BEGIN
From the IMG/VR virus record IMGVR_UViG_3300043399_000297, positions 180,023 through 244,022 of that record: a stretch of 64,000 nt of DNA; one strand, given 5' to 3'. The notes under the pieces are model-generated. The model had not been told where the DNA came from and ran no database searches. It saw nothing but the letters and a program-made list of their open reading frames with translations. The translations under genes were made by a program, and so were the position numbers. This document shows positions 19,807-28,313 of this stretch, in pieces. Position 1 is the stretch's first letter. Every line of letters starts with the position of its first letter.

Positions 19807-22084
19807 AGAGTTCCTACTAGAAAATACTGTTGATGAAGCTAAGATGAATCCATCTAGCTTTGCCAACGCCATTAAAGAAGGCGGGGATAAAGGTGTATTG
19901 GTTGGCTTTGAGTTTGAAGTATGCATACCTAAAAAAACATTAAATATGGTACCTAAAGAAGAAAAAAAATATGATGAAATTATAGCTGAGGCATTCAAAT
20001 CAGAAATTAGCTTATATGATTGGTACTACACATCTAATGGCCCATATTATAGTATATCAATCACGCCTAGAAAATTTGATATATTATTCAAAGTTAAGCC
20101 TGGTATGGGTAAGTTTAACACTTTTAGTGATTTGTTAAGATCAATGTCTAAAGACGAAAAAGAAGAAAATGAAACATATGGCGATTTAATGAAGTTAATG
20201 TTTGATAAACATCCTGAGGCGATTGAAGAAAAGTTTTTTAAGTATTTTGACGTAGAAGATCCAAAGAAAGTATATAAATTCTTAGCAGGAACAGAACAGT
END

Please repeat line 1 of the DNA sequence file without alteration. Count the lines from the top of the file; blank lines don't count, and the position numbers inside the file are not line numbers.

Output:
From the IMG/VR virus record IMGVR_UViG_3300043399_000297, positions 180,023 through 244,022 of that record: a stretch of 64,000 nt of DNA; one strand, given 5' to 3'. The notes under the pieces are model-generated. The model had not been told where the DNA came from and ran no database searches. It saw nothing but the letters and a program-made list of their open reading frames with translations. The translations under genes were made by a program, and so were the position numbers. This document shows positions 19,807-28,313 of this stretch, in pieces. Position 1 is the stretch's first letter. Every line of letters starts with the position of its first letter.